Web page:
The best thing to do during a tropical storm is retreat within the shelter of your home and wait it out while hoping it doesn’t become flooded with water or mud.
That’s what thousands of people in Oaxaca have had to do, twice so far this month, when tropical storms Beatriz and then Calvin hit the state in a period of 13 days.
More than 100,000 people, most of them living in the mountain towns strewn throughout the southern sierra region, have been affected.
By the time the second weather event struck earlier this week, shelters in 113 towns were already full and the main highways, including those between Pinotepa Nacional and Puerto Escondido, Miahuatlán and Huatulco, Oaxaca and Tehuantepec and Salina Cruz and Huatulco, were blocked in countless places by tonnes of mud and fallen trees.
One of the towns affected was Santa María Ozolotepec, where 90% of all the houses are built with adobe bricks, and six out of every 10 was damaged in some way.
“It started raining on Thursday. I put coffee and sugar in my bag, covered myself with plastic and went to my cousin’s brick house. I returned two days later, after the wind and the rain ended. All the streets were destroyed, and my kitchen was buried in mud,” Isadora Sánchez told the newspaper Milenio.
A widow for four years now, Sánchez lives in Santa María by herself. Her sons and daughters have all migrated to the city of Oaxaca.
“The rain destroyed all my belongings, it took away my anafre [a portable metal stove], my comal, my table and my pots. What am I going to do now that my husband is no longer with me? I’ve lost everything,” she cried as a team of soldiers removed the mud from her home.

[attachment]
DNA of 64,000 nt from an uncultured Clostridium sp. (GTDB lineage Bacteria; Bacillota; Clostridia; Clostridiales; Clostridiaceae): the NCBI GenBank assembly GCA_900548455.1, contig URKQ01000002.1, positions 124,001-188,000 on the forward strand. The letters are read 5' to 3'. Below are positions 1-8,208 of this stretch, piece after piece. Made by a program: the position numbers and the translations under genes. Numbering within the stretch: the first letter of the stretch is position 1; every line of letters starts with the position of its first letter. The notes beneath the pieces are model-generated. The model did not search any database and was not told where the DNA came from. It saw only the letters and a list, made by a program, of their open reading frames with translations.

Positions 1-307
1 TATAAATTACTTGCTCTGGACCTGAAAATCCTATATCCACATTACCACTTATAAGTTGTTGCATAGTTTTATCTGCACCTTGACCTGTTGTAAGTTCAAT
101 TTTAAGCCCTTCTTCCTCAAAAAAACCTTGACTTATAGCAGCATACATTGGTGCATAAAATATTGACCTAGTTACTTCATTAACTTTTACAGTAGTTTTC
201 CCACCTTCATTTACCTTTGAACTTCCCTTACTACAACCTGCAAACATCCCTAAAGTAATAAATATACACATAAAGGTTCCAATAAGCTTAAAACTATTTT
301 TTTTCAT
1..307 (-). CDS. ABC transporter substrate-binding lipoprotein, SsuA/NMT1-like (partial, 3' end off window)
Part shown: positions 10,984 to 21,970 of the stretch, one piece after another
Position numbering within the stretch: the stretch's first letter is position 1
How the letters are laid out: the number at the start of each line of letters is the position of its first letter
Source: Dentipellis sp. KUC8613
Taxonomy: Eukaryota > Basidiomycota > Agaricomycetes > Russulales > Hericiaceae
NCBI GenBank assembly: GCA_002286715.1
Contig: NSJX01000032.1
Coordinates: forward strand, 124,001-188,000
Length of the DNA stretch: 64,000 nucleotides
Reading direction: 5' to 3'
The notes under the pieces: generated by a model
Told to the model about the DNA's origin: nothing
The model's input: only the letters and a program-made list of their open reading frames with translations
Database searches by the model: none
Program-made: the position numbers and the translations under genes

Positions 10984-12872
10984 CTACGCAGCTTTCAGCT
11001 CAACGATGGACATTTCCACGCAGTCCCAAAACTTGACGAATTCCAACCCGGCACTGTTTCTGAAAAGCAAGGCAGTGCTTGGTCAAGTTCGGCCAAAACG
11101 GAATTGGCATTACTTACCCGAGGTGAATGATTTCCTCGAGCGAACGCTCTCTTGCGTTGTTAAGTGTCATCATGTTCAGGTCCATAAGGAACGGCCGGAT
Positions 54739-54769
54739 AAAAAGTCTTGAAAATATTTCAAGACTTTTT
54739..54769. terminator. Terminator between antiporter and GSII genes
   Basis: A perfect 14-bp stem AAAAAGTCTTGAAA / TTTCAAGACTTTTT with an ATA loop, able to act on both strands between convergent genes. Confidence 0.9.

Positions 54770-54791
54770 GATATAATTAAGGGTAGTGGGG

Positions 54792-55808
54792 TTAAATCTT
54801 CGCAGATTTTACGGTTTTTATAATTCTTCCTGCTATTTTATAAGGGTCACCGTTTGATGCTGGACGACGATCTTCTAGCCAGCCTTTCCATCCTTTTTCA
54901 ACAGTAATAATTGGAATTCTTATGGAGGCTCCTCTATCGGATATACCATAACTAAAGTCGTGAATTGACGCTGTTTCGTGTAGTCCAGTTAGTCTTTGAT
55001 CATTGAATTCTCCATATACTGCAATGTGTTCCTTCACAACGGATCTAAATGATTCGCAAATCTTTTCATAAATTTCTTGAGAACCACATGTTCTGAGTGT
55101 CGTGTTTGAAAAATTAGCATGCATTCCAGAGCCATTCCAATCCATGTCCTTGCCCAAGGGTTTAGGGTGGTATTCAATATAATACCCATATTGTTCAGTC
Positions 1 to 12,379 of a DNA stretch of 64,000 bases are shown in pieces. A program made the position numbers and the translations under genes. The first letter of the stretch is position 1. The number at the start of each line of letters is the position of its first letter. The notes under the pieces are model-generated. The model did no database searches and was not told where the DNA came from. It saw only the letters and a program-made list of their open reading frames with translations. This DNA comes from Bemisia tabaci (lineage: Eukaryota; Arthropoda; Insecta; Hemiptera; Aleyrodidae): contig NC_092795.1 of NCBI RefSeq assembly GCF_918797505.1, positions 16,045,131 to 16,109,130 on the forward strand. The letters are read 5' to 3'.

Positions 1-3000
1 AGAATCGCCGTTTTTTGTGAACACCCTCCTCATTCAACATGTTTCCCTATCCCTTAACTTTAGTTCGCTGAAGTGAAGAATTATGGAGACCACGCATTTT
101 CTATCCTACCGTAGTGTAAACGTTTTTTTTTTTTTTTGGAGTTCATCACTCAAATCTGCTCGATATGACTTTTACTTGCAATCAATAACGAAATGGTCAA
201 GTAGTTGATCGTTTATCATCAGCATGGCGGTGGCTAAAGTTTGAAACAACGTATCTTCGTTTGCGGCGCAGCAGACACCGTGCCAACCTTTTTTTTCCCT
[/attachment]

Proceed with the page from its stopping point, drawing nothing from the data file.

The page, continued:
Internet and mobile connectivity in Santa María are down and, as in many other communities in the mountains, the power has been out for a fortnight, since the rains started.
The only road into town was blocked all month until Wednesday, when soldiers cleared the way in and arrived with food.
“In 20 years we have never seen anything like this. We were afraid. My family and I got into the kitchen, the safest area. We heard trees and utility poles falling. I heard a loud crack and peered out to discover that the wind had torn the roof off my house,” said Esteban Jiménez, 55.
“We live on a hill. When the land gets wet it slides away. [But] We had no fatalities because people went to safe places,” said another resident.
The only economic activity in Santa María is farming, but for 15 days no one has worked the land due to damage to the dirt roads in the deeper parts of the sierra, and for fear of leaving their families alone.
The Army remains deployed in the state to carry out disaster relief efforts but constant rain and fog have hindered their efforts and their movements by land or by air.
So far, 168 people have been relocated from high-risk areas, 4,580 cubic meters of mud have been removed from roads, and another 10,000 cubic meters from homes.
Source: Milenio (sp)